Wednesday, September 7, 2011

The Left Hand of Darkness, by Ursula K. Le Guin

The Left Hand of Darkness was recommended by my son who is currently working on a Ph.D. in Japanese literature. Although I rarely read science fiction, I took up his challenge and read this winner of multiple prizes, in which Le Guin asks readers to consider how culture and personal relations might be different if people were androgynous, sexually active for only a few days per month, and capable of both siring and bearing children.

Genly Ai is a native of earth serving as an envoy to the planet Gethen for the interplanetary coalition known as the Ekumen. Following a team of scouts who landed on the planet (known in the Ekumen as Winter due to its frigid climate) incognito, Ai is trying to convince the nations of Gethen to join the Ekumen. He begins his work in the nation Karhide, where shifgrethor (the quality of face or pride) underlies all social authority. He has been working with the Prime Minister, Estraven, who is soon banished from the kingdom by the monarch Argaven. The book traces the journeys of Ai and Estraven to the neighboring (and unfriendly) nation of Orgoreyn, with a markedly different structure of government and culture (bearing some resemblance to a socialist or communist state--the book was written in 1969), and back to Karhide. Orgoreyn's politics are equally treacherous, however, and Ai finds himself in serious difficulties, which only Estraven can help him understand and escape. As they travel the treacherous ice fields of Gethen, Ai explores the developing understanding between the androgynous Gethen and the male native of Earth.

While Ai's voice is dominant, the book also includes chapters from Estraven's perspective, as well as "ethnographic reports" from the scouts who studied Gethen before Ai's arrival. These reports do add to the reader's understanding of the cultures of Gethen. On the other hand, the chapters from Estraven's perspective, while providing insight not available elsewhere, undercut the conceit that the book is a report from Ai to the Ekumen.

On the positive side, Le Guin creates two complex Gethenian cultures and does cause readers to reflect on the role of gender and sexual desire/gamesmanship on culture and on personal relationships--worthwhile reflections. On the other hand, I found the section describing the journey across the ice to be too long and tedious. The book itself is a reasonable length, but I could have done with less of this trek.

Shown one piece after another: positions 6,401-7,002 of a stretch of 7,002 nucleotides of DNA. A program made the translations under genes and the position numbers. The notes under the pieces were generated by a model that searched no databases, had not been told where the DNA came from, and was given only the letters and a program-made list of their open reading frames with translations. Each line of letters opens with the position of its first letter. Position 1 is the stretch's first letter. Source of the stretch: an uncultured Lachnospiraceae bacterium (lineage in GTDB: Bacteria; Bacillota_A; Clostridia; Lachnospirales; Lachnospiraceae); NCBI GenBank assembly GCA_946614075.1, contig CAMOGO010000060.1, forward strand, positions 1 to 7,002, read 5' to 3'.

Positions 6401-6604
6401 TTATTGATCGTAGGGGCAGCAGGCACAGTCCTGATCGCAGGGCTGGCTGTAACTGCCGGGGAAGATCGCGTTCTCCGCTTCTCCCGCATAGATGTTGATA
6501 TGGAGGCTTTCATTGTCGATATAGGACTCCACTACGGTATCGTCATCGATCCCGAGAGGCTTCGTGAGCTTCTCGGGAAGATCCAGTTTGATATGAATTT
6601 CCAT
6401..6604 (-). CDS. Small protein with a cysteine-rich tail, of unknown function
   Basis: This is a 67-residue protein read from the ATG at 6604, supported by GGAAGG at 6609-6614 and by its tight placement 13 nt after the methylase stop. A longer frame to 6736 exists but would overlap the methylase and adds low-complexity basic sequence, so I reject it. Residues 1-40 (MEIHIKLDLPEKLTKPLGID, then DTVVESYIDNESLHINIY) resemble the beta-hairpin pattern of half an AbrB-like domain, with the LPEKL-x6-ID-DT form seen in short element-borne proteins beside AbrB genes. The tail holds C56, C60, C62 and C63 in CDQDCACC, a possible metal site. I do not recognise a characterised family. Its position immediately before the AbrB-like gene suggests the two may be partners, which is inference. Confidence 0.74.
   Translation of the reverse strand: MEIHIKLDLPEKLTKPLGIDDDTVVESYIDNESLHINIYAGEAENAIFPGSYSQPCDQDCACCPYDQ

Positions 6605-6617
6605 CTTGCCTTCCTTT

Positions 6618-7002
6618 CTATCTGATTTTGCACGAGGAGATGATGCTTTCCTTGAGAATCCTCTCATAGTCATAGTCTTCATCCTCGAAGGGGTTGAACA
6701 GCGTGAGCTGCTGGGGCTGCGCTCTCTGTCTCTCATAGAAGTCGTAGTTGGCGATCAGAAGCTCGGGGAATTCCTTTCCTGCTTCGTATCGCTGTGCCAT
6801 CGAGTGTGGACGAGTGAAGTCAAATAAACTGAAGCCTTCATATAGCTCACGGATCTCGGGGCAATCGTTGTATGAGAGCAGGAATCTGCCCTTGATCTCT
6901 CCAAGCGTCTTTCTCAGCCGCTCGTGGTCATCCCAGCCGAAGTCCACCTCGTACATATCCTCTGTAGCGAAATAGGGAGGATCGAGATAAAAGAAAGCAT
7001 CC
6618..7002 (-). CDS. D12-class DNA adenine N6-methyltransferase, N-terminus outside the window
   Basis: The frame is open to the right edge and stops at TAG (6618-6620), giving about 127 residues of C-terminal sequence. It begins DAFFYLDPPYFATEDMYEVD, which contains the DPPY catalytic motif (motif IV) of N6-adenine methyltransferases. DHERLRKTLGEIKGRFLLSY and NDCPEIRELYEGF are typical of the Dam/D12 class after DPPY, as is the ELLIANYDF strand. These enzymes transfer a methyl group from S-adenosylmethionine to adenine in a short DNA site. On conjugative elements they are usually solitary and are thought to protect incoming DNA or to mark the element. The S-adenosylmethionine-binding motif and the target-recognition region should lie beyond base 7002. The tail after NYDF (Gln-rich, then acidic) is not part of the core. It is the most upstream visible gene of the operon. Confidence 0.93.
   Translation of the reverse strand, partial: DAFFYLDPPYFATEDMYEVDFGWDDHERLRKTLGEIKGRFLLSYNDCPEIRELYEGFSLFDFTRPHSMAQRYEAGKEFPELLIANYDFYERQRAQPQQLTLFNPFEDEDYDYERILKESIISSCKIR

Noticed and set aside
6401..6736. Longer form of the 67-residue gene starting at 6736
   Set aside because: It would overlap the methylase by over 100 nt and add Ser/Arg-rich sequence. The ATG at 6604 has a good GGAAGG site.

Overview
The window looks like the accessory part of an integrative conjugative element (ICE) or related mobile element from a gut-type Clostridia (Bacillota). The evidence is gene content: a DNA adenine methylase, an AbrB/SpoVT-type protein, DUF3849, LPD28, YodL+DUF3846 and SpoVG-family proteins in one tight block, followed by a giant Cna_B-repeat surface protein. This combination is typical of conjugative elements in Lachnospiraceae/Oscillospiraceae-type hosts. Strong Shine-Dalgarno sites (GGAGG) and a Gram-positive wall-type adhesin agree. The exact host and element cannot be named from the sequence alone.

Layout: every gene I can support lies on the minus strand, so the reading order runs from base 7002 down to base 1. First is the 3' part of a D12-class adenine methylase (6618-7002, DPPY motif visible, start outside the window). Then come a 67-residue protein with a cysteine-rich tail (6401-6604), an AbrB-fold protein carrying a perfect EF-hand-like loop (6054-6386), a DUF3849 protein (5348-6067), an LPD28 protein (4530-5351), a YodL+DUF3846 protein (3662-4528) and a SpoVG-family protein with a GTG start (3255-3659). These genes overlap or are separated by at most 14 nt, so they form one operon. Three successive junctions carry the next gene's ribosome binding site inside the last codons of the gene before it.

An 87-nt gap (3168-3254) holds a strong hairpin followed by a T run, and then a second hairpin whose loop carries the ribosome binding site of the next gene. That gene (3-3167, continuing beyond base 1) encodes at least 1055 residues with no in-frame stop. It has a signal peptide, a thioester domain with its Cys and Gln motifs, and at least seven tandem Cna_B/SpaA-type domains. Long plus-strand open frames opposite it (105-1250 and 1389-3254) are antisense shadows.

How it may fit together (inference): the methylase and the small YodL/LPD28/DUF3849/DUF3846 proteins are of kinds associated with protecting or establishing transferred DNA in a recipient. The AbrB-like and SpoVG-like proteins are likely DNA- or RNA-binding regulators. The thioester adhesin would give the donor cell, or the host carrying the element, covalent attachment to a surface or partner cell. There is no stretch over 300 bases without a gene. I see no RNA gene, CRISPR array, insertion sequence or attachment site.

For me, reading a novel set in a totally imagined world was challenging--I found myself spending so much time/energy trying to figure out the geography, the power relations, the language, etc., that I was not focusing on the ideas LeGuin was dealing with. While I tried to "let go" and read for the big picture rather than the small one, I was only partially successful. The book begins with a very interesting (and much cited, according to the aforementioned son) introduction in which Le Guin discusses her view of science fiction, stressing that it is descriptive rather than predictive, that the future in science fiction is a metaphor. Since I have never thought much about science fiction (other than to think it would never be my favorite genre), I feel challenged to test my understanding of her ideas by reading some other scifi.

Favorite passages:
I'll make my report as if I told a story, for I was taught as a child on my homeworld that Truth is a matter of the imagination.

It is good to have an end to journey towards; but it is the journey that matters, in the end. (Okay, it's a bit aphoristic, but I still like it.)

Light is the left hand of darkness . . . how did it go? Light, dark. Fear, courage. Cold, warmth. Female, male. It is yourself, Therem. Both and one. A shadow on snow.

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